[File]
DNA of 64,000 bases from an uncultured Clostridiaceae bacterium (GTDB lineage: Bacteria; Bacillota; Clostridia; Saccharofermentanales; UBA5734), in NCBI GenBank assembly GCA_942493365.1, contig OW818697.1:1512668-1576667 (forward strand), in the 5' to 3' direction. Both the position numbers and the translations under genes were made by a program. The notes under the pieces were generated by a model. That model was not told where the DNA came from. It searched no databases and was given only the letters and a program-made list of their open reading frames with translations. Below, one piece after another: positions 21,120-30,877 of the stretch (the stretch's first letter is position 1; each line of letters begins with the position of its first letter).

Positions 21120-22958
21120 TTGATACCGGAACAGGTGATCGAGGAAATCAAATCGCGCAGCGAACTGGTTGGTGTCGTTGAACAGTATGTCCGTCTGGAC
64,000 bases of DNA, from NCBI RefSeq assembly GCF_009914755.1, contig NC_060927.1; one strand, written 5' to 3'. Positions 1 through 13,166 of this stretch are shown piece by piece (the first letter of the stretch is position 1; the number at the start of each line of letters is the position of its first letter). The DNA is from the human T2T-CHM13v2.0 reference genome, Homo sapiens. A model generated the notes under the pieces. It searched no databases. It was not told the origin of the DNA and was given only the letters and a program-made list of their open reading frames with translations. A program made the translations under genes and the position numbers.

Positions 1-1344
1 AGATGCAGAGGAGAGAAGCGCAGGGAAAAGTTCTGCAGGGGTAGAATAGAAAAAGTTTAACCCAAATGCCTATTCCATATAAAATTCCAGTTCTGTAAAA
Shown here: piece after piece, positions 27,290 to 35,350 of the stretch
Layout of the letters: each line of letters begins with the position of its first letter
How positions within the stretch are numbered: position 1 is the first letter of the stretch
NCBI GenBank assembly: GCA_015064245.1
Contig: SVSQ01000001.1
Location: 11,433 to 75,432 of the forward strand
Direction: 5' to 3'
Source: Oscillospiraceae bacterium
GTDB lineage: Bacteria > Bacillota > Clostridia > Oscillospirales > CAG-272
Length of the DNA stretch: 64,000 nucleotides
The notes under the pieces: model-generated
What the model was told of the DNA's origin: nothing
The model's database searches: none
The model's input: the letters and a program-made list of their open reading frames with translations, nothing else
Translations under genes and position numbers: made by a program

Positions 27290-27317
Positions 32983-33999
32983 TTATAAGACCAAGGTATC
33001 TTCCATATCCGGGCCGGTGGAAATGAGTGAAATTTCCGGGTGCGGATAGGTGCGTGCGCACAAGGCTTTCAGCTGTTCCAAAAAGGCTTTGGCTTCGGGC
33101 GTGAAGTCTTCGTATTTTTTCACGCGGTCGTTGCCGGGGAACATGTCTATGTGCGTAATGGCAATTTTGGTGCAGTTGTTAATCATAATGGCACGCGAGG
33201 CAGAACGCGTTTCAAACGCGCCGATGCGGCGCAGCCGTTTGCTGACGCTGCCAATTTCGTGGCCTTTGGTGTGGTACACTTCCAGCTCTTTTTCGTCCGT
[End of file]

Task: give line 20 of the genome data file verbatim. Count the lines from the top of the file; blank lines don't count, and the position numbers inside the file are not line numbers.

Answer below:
The model's input: the letters and a program-made list of their open reading frames with translations, nothing else